Tenorio, Haroldo Morán (1939–2006)

By Gluder Quispe, and Jhonatan Marrufo

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Gluder Quispe, Ph.D. (Andrews University, Berrien Springs, Michigan, U.S.A.) is president of the Peruvian Union University after being dean of School of Theology and School of Graduate Studies, director of Research and director of Ellen G. White Research Center in Peru. He teaches Adventist Studies and New Testament courses. He has written many articles and eleven books, such as The Apocalypse in Seventh-day Adventist Interpretation; Adventist Legacy: Historical Theological Panorama of Adventism; The Remnant and the Dissenters.

Jhonatan Marrufo

Haroldo Morán Tenorio was a pastor, administrator, department leader, evangelist, and speaker of the La Voz de la Esperanza (The Voice of Hope) program in Peru.

Early Years

Certainly the story of Haroldo Morán Tenorio and his influence in the church were reflected in his character and his interest in the ministry and are a product of the selfless love of his parents for missionary work in Peru. The influence of his father deeply marked Haroldo's life and ministry. His father, Gerardo Morán, knew the gospel through reading the book El conflicto de los siglos (The Great Controversy).

His interest in the Bible led him to enroll in the Instituto Industrial de Miraflores (Lima Training School), Lima. After finishing his studies, he accepted the call to be a missionary, canvasser, and lecturer, arriving in the city of Puno. It was in this context that Haroldo Morán was born into a missionary family on July 30, 1939, at the Platería mission station. He was the second son, preceded by José, and then his sisters Eunice and Ariel were born. In this environment of practical Christianity, Haroldo received the most important seeds for his development.1 Regarding his studies, he attended elementary and high school at Escuela España (España Academy) and later at Colegio Unión (Inca Union College).2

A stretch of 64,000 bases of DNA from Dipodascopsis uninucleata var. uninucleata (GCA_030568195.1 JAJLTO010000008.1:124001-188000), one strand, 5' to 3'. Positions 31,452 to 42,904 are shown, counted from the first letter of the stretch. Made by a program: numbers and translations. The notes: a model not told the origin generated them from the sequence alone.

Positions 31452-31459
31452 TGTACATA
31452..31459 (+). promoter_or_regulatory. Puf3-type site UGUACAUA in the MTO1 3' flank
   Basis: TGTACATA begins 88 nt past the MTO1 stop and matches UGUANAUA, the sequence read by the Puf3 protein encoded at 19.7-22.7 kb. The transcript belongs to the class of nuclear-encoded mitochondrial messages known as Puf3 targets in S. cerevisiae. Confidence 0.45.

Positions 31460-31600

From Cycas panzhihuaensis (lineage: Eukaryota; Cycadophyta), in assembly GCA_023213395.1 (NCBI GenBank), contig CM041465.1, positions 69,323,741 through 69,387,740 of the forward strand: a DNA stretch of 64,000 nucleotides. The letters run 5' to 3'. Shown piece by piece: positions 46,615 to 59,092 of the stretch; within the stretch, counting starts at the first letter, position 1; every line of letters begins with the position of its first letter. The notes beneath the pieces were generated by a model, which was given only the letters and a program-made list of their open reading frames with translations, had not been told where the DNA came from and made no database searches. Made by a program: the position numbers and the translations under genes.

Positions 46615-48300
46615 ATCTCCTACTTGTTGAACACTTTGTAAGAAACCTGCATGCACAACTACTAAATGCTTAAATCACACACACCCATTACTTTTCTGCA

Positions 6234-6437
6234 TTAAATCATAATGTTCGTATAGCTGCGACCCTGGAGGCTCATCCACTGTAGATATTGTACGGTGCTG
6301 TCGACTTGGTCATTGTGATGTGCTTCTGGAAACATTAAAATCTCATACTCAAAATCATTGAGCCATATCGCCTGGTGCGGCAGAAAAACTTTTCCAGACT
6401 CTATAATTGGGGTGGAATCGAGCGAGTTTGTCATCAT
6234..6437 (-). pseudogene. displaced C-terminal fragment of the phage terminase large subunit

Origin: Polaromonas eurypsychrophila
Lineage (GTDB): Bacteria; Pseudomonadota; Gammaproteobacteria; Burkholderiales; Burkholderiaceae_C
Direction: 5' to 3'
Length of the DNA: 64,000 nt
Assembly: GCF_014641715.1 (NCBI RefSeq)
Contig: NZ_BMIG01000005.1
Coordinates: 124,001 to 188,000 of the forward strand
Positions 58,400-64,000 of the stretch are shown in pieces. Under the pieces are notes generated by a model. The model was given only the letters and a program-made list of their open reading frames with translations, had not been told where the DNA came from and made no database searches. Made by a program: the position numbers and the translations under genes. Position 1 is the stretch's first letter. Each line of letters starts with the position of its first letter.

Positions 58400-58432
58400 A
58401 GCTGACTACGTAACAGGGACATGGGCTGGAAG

Education and Marriage

From his early childhood he showed interest in the Holy Scriptures. He studied at Centro de Educación Superior Unión (Inca Union College)–CESU, presently Universidad Peruana Unión (Peruvian Union University)–UPeU, graduating with a degree in theology in 1960.3 As an adult he married Alicia Castillo Alva on March 4, 1962. His marriage was filled with dedication and service to the church, which was enriched by his ministry throughout his 45 years of service. God gave them four children as a gift: Cristina, Margot, Samuel Haroldo, and Silvia. He had the privilege of taking care of the integral growth of each one and officiated their respective weddings, later rejoicing with eight grandchildren. He was an excellent husband during his 47 years of marriage, from 1962 to 2007.

In an interview his wife Alicia Castillo Alva recalled how Pastor Morán worshiped God very early, before dawn. Alicia often found her husband on his knees. One of his daughters, Silvia Morán, mentioned how her father had been her confidant, an adviser to both her and her family. Looking back, she declared that she missed her father's advice, his affection, and love for herself and her children, even amid the problems to come. But his daughter has the blessed promise that one glorious morning they will see him again. It is interesting that she is not the only one who feels the absence of her father but also his sons-in-law and grandchildren.

Ministry

His long task in the ministry and administration gave him the necessary experience to become the standard-bearer of the church's mission4, a work that he carried out promptly and painstakingly. His interest in details brought him new and extensive tools for ministerial work. Throughout his ministry Haroldo performed countless works for the church. The first missionary district in his charge was in the city of Ayacucho, where he worked for four years (1963–1967); and then he served in Ica (1968–1970). In these first years of pastoral ministry, Haroldo worked in the Misión Peruana Central (Central Peru Mission)–MPC.5